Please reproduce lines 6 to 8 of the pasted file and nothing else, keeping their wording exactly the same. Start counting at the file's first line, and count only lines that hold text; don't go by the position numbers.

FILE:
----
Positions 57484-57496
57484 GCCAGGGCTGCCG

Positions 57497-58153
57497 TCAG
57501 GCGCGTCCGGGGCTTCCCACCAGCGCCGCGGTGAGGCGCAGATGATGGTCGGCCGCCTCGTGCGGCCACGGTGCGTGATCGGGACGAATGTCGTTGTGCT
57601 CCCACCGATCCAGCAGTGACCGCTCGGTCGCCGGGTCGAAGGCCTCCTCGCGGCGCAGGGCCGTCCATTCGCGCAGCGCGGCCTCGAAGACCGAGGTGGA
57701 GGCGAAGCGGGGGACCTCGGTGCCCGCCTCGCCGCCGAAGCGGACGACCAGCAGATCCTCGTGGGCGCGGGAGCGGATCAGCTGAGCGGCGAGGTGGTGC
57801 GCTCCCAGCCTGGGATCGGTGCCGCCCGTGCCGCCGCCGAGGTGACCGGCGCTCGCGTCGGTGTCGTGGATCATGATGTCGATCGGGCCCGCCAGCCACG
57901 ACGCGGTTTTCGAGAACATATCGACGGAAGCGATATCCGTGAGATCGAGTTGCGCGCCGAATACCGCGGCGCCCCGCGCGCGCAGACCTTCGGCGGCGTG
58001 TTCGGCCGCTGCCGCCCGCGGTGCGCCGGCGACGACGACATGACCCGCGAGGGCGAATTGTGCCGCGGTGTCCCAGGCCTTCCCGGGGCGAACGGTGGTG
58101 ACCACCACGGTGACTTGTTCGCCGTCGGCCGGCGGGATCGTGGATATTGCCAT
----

57601 CCCACCGATCCAGCAGTGACCGCTCGGTCGCCGGGTCGAAGGCCTCCTCGCGGCGCAGGGCCGTCCATTCGCGCAGCGCGGCCTCGAAGACCGAGGTGGA
57701 GGCGAAGCGGGGGACCTCGGTGCCCGCCTCGCCGCCGAAGCGGACGACCAGCAGATCCTCGTGGGCGCGGGAGCGGATCAGCTGAGCGGCGAGGTGGTGC
57801 GCTCCCAGCCTGGGATCGGTGCCGCCCGTGCCGCCGCCGAGGTGACCGGCGCTCGCGTCGGTGTCGTGGATCATGATGTCGATCGGGCCCGCCAGCCACG